Legendary Los Angeles Laker Kobe Bryant is hanging up his sneakers after this season, he announced in a poem.
“He is singularly focused on basketball. That level of focus keeps him at a distance from a lot of people,” Shelburne told SI. “Yes, he forms friendships with players around the league, but they are the ‘mutual admiration’ kind of friendships.”
Charles Barkley has previously talked about leaving sports broadcasting when his contract with Turner Sports is up in 2016, according to SI. Bryant has been suggested as an obvious replacement.
Shortly after his announcement Sunday, other analysts and writers agreed Bryant going behind the broadcast desk was the obvious next move.
He’s never expressed interest in a post-broadcasting career but Kobe Bryant would be a cant-miss analyst if he opted for that gig.
— Richard Deitsch (@richarddeitsch) November 30, 2015
“He’s obviously smart and articulate and he would be a great candidate,” Craig Barry, Turner Sports senior vice president and executive creative director told SI in January. “But like any job there is a certain amount of passion that the person needs to have for the day to day. That element of passion and wanting to share the game is a huge part of being able to connect with the viewer.”
Basketball/ broadcasting’s version of “Party of 5″ Wonder if TNT goes after Kobe to join Shaq (interesting) , Kenny, Charles and EJ?
— chuck swirsky (@ctsbulls) November 30, 2015. Swirsky raises an interesting thought — Kobe and Shaquille O’Neal back together again.
Following his retirement in 2011, O’Neal became an analyst for Turner Sports, often working with Barkley and Ernie Johnson Jr. O’Neal, never shy in front of the camera even when he was a player, has also hosted Saturday Night Live.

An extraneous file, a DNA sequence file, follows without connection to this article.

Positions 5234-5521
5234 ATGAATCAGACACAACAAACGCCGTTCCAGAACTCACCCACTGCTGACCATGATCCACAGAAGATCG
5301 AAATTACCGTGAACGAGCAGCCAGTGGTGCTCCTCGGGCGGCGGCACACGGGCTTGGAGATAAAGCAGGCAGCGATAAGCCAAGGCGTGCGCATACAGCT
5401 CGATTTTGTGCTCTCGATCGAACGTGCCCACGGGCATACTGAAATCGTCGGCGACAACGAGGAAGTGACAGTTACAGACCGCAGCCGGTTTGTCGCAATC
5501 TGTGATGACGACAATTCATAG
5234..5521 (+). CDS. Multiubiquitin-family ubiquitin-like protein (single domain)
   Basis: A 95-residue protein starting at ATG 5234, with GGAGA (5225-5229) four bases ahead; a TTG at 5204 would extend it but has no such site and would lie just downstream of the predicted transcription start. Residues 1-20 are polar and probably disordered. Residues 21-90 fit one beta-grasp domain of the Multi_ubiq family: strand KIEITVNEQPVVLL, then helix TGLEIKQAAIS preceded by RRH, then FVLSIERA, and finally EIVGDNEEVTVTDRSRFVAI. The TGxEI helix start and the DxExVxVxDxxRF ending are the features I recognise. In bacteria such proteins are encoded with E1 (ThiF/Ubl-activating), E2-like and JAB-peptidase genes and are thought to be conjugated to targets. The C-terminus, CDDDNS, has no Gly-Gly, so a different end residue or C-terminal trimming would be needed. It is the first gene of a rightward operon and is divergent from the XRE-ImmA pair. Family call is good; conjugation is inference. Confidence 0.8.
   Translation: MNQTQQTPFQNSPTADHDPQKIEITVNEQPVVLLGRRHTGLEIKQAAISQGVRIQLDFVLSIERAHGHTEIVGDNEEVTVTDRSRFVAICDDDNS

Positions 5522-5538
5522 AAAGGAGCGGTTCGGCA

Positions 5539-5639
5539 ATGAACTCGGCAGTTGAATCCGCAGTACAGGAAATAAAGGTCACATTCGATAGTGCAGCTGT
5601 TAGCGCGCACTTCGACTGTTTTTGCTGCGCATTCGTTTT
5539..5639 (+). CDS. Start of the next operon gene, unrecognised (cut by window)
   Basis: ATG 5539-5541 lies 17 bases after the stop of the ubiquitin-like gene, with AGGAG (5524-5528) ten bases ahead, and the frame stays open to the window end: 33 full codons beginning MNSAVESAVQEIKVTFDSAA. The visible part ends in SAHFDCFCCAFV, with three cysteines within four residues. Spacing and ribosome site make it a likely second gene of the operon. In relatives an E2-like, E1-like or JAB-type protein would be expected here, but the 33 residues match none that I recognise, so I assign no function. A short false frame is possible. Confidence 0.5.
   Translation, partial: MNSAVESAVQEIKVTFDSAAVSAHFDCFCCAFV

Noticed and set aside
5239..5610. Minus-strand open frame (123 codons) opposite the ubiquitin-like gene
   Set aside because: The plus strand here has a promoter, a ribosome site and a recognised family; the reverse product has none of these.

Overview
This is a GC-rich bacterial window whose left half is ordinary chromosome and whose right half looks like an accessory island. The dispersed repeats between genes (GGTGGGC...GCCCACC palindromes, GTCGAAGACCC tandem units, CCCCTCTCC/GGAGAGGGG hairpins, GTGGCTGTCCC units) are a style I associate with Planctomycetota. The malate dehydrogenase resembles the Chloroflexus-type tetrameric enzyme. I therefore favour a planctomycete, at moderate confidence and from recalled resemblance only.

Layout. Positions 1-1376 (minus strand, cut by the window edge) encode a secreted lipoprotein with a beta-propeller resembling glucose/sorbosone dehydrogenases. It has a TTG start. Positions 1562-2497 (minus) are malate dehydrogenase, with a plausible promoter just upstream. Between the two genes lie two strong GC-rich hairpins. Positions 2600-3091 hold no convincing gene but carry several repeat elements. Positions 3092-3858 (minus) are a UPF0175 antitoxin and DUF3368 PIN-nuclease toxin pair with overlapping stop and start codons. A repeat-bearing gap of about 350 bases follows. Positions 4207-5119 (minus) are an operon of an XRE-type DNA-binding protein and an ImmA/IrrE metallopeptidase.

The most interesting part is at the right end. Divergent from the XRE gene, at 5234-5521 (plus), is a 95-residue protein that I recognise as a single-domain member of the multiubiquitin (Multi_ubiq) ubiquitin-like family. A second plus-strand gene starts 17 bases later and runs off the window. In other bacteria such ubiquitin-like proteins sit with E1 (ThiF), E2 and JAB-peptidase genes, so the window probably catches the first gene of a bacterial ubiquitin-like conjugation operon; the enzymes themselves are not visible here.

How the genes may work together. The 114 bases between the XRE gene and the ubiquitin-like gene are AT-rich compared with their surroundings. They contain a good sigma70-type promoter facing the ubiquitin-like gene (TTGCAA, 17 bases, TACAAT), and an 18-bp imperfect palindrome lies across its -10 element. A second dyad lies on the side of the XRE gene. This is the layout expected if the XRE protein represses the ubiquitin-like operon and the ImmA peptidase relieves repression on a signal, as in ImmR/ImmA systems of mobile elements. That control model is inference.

The duo had a feud for years dating back to their days in L.A., but it has, for the most part, subsided.
O’Neal, who has more than 10 million followers, tweeted Monday morning about Kobe’s news with a kind message.
— SHAQ (@SHAQ) November 30, 2015
Over his 19-year career, Bryant has won an impressive five NBA championships and two gold medals from the Beijing 2008 and London 2012 Olympic Games. And that’s not even mentioning his countless endorsements and TV appearances on late night talk shows.
And while he did not comment on the matter in his retirement announcement — although he did say Sunday after the Lakers’ game “I’m a storyteller. I love, love, love storytelling” — sports writers and analysts think Bryant would be right at home alongside them, breaking down the game he loves.
“If he chose to do it he’d be incredible,” ESPN Los Angeles senior writer Ramona Shelburne told Sports Illustrated in January. “He’s sarcastic, smart, insightful, fearless.”
Shelburne, who has covered the Lakers since 2003, said Bryant may not be the typical personality for pre- and post-game coverage, but that is not necessarily a bad thing.